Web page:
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I have a while-do loop nested inside a while-do loop in my program, due to it needing to iterate in two dimensions through an array of arrays, and originally my loop looked like this:

while ( tHeightIndex < tSearchHeight - 1 ) && tContinue do
    while ( tWidthIndex < tSearchWidth - 1 ) && tContinue do
        let tCurrentValue = tLargeArray.[tHeightIndex].[tWidthIndex]
        if tCurrentValue = tFirstSmallPixel then
            tMatch <- ArrayFunctions.SearchSubset tSmallArray tLargeArray ( tHeightIndex, tWidthIndex )
            if tMatch then tContinue <- false
        if tMatch = false && tContinue = true then
            tWidthIndex <- tWidthIndex + 1
    if tMatch = false && tContinue = true then
        tWidthIndex  <- 0                       // Reset to search next row
        tHeightIndex <- tHeightIndex + 1
tMatch, tWidthIndex, tHeightIndex

However, seeing as I'm doing this project entirely to learn better functional programming practices, I refactored that nested loop into two tail-recursive functions. This code passes my unit tests and appears to work correctly, so I would like advice about the style of the code and whether there's better ways I can make the code read clearly.

The relevant part to the original while-do loop is located after the declaration of firstSmallPixel.

module ImageSearch = 
    open ImageFunctions

    let SearchBitmap (smallBitmap:Bitmap) (largeBitmap:Bitmap) = 
        let smallArray = Transform2D <| LoadBitmapIntoArray smallBitmap 
        let largeArray = Transform2D <| LoadBitmapIntoArray largeBitmap
        let searchWidth = largeBitmap.Width - smallBitmap.Width
        let searchHeight = largeBitmap.Height - smallBitmap.Height
        let firstSmallPixel = smallArray.[0].[0]

        let WidthLoop heightIndex =
            let rec WidthLoopRec heightIndex widthIndex =
                let ContinueLoop () = WidthLoopRec heightIndex (widthIndex + 1)
                let currentLargePixel = largeArray.[heightIndex].[widthIndex]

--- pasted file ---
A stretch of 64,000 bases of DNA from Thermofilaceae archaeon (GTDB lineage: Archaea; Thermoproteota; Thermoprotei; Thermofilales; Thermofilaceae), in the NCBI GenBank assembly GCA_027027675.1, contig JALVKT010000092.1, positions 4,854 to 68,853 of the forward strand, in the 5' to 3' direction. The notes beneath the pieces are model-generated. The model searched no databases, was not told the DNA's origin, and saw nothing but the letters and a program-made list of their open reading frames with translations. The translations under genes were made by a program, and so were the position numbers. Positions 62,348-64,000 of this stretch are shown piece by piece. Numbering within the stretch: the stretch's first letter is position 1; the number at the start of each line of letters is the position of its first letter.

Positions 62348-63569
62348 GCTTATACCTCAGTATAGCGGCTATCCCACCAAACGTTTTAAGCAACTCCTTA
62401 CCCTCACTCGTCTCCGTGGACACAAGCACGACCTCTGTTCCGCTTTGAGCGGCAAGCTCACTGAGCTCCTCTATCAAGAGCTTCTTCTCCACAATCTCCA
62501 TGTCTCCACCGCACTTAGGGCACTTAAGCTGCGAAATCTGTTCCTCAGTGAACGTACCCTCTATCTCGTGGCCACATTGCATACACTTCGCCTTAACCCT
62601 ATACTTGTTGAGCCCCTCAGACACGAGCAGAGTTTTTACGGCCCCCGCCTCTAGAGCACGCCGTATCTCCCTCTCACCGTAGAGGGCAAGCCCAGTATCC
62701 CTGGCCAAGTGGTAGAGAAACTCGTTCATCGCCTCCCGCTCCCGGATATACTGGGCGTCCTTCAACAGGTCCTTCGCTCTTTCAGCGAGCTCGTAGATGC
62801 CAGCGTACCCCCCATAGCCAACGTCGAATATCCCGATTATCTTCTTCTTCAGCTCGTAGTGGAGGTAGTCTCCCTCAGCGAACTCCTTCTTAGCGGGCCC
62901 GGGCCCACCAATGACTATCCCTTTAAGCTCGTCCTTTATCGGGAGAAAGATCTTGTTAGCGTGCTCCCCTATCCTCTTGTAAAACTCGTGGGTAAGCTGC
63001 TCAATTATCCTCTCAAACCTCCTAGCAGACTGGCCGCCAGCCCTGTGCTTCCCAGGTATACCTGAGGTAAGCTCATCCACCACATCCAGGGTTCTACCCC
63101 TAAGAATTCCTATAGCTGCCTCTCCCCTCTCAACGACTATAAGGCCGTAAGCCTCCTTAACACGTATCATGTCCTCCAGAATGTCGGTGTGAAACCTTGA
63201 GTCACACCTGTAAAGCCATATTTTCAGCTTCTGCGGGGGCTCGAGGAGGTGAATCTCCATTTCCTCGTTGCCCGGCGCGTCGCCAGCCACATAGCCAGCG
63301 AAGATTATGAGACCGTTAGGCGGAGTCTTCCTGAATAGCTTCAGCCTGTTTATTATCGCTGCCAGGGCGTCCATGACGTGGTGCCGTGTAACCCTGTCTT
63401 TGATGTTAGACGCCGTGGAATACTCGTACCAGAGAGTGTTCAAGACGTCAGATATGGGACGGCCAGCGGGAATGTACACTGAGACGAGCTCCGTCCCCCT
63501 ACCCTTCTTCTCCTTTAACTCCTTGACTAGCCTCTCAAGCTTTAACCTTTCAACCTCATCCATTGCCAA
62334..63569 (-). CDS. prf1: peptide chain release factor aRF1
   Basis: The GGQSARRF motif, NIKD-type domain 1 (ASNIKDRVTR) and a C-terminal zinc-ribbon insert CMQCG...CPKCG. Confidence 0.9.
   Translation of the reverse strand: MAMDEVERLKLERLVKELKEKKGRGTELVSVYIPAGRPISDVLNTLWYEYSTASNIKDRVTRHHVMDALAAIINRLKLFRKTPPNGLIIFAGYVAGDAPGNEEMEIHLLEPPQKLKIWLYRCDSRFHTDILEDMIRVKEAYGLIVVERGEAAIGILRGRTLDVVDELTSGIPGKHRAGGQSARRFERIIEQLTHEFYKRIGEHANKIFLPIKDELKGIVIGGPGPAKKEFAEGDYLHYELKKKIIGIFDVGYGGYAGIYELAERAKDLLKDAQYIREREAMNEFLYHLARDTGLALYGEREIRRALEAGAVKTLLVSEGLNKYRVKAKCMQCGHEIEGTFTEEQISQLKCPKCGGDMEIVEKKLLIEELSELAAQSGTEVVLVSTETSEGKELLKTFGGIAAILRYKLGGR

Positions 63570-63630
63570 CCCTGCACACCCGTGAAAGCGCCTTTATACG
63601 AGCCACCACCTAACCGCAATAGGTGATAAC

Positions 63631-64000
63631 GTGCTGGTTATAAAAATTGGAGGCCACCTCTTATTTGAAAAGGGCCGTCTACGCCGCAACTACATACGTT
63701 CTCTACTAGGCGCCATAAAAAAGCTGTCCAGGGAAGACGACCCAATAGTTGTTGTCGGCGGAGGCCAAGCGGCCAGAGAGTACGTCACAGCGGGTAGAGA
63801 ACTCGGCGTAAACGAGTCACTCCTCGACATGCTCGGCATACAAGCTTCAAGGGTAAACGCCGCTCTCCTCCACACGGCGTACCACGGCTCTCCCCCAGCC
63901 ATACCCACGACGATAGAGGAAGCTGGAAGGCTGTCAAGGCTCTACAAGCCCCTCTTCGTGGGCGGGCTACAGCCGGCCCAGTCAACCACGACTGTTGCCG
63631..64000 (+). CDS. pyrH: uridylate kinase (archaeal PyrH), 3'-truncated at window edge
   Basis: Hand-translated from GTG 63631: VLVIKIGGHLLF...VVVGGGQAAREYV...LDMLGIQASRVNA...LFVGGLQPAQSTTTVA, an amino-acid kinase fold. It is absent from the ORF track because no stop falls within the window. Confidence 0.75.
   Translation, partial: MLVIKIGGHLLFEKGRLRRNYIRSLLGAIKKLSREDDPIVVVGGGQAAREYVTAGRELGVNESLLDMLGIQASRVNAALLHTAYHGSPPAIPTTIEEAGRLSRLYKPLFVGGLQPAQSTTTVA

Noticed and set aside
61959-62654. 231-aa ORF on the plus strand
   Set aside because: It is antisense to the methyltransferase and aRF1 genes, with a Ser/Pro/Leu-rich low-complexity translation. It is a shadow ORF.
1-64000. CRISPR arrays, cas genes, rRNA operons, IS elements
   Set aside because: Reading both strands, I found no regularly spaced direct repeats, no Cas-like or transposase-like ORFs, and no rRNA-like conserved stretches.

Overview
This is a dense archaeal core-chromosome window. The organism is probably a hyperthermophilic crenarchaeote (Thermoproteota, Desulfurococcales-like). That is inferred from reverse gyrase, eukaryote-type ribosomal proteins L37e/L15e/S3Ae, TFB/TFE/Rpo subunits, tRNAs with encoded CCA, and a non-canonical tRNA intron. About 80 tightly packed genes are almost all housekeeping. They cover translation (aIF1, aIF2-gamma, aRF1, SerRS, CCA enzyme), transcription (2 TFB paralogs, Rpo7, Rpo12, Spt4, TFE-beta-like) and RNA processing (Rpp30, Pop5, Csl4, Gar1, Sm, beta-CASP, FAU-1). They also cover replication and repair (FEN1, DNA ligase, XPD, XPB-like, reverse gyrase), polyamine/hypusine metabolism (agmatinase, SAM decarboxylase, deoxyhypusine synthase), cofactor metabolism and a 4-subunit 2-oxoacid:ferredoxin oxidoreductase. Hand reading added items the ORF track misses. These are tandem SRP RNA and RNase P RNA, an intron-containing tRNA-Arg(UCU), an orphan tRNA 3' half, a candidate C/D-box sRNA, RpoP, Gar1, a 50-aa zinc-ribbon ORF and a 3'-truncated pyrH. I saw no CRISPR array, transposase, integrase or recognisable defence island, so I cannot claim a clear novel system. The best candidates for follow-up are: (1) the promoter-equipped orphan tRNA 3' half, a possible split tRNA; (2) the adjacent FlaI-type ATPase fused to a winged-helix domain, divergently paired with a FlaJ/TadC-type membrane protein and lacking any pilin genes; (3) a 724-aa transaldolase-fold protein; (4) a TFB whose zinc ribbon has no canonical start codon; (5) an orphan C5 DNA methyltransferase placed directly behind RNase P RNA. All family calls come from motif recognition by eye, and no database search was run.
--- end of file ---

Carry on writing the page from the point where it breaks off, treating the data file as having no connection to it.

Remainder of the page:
match ( widthIndex < searchWidth , currentLargePixel = firstSmallPixel ) with
                | ( true , true  ) ->  let foundImage = ArrayFunctions.SearchSubset smallArray largeArray ( heightIndex, widthIndex )
                                       if foundImage then widthIndex , foundImage
                                       else ContinueLoop ()
                | ( true , false ) -> ContinueLoop ()
                | ( false, _     ) -> widthIndex , false
            WidthLoopRec heightIndex 0 

        let HeightLoop () =
            let rec HeightLoopRec heightIndex =
                let widthIndex, foundImage = WidthLoop heightIndex
                match ( foundImage, heightIndex < searchHeight ) with
                | ( false , true  ) -> HeightLoopRec ( heightIndex + 1 ) 
                | ( _     , _     ) -> foundImage , widthIndex , heightIndex
            HeightLoopRec 0 

        HeightLoop ()
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I think that learning functional programming should be about making your code more readable (and also better in other aspects), neither of your samples seems very readable to me.

I also think that when working with collections in functional programming, the most important concept is not recursion, it's higher-order functions.

If you use those in the form of a query expression, your code could look like this:

query {
    for row in 0..searchHeight do
    for col in 0..searchWidth do
    let pixel = largeArray.[row].[col]
    where (pixel = firstSmallPixel)
    select (row, col, pixel)
    head
}

The nice thing about this code is not only that it's more readable and shorter, it's that it emphasizes what you want to do, not how to do it.

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